Among the solar eclipses of antiquity, that known as the eclipse of Agathocles has given rise to as much trouble as almost any other. We are informed by Diodorus Siculus, that the voyage to Africa, from Syracuse occupied six days, and that, on the second day, an eclipse occurred, during which the darkness was so complete, that the stars became visible in all directions. The eclipse was, therefore, total. Neither the date nor the locality was open to much doubt, or uncertainty, and the phenomena, therefore, seemed to Mr. Francis Baily to afford a favorable opportunity for checking the solar and lunar tables, instead of using them to settle the date and limits of the eclipse. He found an irreconcilable difference of 180 geographical miles between the tables and the historical statement in regard to the most southerly position that can be assigned to the fleet of Agathocles, and the limit of the total phase. - To obviate this difference,” says Hind, 1 “it is only necessary
+ to stippose an error of about three minutes of arc in the computed distance of the centres of the sun and moon at conjunction-a very inconsiderable correction for a date anterior to the epoch of the tables by more than twenty-one centuries.” Professor Airy has been more successful, by founding his calculations on improved lunar tables; and he has shown that the limits of the zone of totality were such, that Agathocles might have been involved in the moon's shadow, during his passage.
* Plutarch's Lives-Pericles, p. 126; Langhan's Translat'on.
† Solar System, p. 102.
According to Philastratus, * the death of the Roman emperor, Domitian, was previously announced by a celestial phenomenon, which appears to have been an eclipse of the sun; and we mention it here because the account of it probably contains the earliest record of which we have any account, of a phenomenon accompanying total solar eclipses, that has of late years attracted much attention. We refer to the luminous ring, or corona, surrounding the moon during totality. “In the heavens,” he says, “there appeared a prodigy of this nature; a certain corona, resembling the Iris, surrounded the orb of the sun, and obscured his light.” This eclipse occurred in the year 95 A. D. Many other total solar eclipses are recorded to have happened during years intervening from 237 to 1113 of our era, but they require no further mention here.
Sir Edmund Halley communicated to the Royal Society a paper on the total eclipse of the sun, which happened at London, on the 3d of May, 1715, † and in it he alludes to the fact, without indicating very clearly whence he derived his information, that there had not occurred before then another total eclipse of the same body, visible in that city, since the 20th of March, 1140 A. D.—a period of 575 years -so infrequently are total eclipses of the sun visible from any particular locality on the earth. A notice of the lastmentioned eclipse occurs, however, in the section of the “Saxon Chronicle” which relates to the year 1140: “In the Lent, the sun and the day darkened about the noontide of the day, when men were eating; and they lighted candles to eat by. That was the thirteenth day before the calends of April. Men were very much struck with wonder.”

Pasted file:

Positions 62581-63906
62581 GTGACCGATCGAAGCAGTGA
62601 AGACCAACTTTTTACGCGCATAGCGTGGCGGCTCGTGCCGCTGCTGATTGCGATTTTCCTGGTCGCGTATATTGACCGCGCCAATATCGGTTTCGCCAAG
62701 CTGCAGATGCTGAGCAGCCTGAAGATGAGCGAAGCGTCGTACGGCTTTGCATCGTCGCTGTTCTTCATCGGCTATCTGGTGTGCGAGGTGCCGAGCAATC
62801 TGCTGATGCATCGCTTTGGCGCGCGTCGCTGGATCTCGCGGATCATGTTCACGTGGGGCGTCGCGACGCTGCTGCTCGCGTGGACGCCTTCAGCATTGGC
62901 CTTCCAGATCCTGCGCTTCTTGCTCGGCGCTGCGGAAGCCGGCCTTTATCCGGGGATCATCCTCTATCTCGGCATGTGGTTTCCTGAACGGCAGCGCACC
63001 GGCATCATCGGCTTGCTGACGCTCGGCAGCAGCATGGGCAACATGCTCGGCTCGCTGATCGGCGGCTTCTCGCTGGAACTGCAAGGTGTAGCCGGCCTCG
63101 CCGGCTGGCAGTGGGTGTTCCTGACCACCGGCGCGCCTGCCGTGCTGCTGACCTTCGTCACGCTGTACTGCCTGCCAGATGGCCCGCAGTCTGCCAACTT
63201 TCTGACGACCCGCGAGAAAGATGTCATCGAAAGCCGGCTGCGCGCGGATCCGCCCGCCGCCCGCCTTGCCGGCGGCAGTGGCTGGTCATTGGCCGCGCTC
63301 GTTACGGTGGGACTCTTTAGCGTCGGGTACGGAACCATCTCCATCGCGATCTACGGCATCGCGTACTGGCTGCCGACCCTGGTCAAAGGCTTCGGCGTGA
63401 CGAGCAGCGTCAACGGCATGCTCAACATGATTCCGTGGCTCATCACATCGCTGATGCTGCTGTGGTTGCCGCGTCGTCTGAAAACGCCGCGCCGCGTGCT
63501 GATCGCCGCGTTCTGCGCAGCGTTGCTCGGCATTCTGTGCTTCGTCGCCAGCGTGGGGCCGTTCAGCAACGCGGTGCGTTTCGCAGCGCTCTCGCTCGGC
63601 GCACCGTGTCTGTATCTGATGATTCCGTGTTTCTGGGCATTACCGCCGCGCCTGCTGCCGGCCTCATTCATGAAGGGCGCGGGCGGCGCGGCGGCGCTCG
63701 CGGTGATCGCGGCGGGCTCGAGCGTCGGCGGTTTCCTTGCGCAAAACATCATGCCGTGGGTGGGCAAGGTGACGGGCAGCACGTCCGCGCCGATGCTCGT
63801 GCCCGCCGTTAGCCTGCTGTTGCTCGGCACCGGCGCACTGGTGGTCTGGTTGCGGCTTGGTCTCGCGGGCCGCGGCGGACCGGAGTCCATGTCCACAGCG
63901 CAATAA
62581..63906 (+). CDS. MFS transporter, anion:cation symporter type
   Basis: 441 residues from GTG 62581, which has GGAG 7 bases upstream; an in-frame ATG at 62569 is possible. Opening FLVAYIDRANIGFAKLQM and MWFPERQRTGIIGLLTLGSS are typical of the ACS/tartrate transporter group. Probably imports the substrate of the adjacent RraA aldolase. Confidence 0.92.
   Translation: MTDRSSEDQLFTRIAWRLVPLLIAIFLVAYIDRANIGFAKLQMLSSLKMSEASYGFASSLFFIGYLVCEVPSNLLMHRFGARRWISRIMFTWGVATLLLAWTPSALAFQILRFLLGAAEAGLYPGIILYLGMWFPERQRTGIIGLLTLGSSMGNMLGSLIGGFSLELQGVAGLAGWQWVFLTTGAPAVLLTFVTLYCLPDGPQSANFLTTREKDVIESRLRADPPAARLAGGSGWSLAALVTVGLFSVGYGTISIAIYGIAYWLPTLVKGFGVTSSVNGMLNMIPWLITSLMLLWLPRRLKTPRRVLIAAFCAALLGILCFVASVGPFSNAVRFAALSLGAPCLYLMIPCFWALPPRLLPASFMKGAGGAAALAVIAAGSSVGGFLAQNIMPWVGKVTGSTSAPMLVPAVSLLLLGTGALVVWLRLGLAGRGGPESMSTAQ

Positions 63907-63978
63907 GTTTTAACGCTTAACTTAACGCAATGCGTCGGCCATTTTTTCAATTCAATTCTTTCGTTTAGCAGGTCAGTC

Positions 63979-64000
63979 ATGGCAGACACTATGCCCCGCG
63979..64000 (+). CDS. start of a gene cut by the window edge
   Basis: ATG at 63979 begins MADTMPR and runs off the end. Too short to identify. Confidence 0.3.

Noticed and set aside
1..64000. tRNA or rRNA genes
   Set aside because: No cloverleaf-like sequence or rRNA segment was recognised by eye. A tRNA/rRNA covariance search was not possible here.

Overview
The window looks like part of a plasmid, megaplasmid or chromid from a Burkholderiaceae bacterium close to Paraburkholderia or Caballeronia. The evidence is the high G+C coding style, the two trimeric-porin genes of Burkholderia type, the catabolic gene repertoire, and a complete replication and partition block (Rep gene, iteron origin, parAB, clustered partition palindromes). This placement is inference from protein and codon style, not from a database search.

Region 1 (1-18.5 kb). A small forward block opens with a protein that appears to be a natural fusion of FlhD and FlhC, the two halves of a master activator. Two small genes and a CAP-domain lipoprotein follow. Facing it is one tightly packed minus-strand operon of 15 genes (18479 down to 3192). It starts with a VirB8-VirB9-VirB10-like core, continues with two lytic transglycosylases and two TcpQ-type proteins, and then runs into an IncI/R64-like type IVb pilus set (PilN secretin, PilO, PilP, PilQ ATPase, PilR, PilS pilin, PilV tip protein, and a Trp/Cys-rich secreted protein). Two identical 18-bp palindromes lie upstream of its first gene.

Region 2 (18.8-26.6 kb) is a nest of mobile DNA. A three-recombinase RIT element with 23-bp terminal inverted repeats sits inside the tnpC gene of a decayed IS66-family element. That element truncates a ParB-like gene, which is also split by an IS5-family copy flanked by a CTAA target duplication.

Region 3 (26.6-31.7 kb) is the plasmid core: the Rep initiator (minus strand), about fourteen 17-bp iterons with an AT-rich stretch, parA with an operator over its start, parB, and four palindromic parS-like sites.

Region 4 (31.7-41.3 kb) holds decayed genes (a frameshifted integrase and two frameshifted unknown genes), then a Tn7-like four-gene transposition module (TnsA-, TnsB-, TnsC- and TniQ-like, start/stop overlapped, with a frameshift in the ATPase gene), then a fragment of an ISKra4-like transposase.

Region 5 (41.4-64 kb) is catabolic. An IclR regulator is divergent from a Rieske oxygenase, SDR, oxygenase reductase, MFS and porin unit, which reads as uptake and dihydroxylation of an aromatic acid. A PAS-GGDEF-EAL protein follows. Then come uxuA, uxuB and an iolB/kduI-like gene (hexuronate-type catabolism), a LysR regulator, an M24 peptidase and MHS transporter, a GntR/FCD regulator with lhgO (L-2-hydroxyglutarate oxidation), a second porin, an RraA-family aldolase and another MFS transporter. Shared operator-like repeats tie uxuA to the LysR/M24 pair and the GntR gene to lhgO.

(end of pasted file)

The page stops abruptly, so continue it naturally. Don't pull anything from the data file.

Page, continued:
On the 17th of June, 1433, a remarkable total solar eclipse happened, which was visible in Scotland, and the time of its occurrence was long remembered by the people of that country as the black hour. According to Maclaurin, the celebrated mathematician, a manuscript account of it is preserved in the library of the university of Edinburgh. It is there stated that it took place about three o'clock in the afternoon, and that the darkness was so complete that nothing was visible—a statement that is evidently exaggerated, since the absence of the sun in the night does not produce such an effect. The eclipse, however, was one of a very unusual kind, since Maclaurin found, by calculation, that, at the time of its occurrence, the sun was only 2o from his apogee, and the moon not more than 13° from perigee.
* Life of Apollonius. † Phil. Trans., 1715, p. 245, et seq.
| Saxon Chronicle, p. 371 of Ingram's translation.
In the year 1598, there occurred a total eclipse of the sun, which was visible in the British Isles. The moon's shadow passed over the border countries of England and Scotland, and the day of the eclipse was long remembered, in both countries, as "black Saturday.” In 1652, there was another total eclipse of the sun visible in Great Britain and Ireland. Dr. Wyberd observed it at Carrickfergus, in the north of Ireland,+ and in Scotland, the day of its occurrence, gave rise, among the common people, to the expression “mirk Monday," and it is even still used in some parts of that country, although the eclipse was long ago forgotten.
On the 24th of September, 1699, there occurred a total eclipse in the north of Europe, and a correspondent of the Royal Society, writing from Leipsic, where it was almost total, says that when ten digits were covered, “the sky, being otherwise very clear, began to appear of a more livid, or wan, complexion, and more sad than it usually looks, with a clear sky, when the sun is set, or below the horizon." He adds, that "the cocks, which had before crowed very frequently, left off crowing, and went to roost, and they did not renew it till, by the recovery of the sun's light, they had recovered their former gaity and mirth.”+ Souville, in his account of the eclipse of 1715, mentions the same thing.
Until the year 1706, solar eclipses seem to have attracted no further attention than the observation of their ordinary
* Phil. Trans., 1737, p. 134.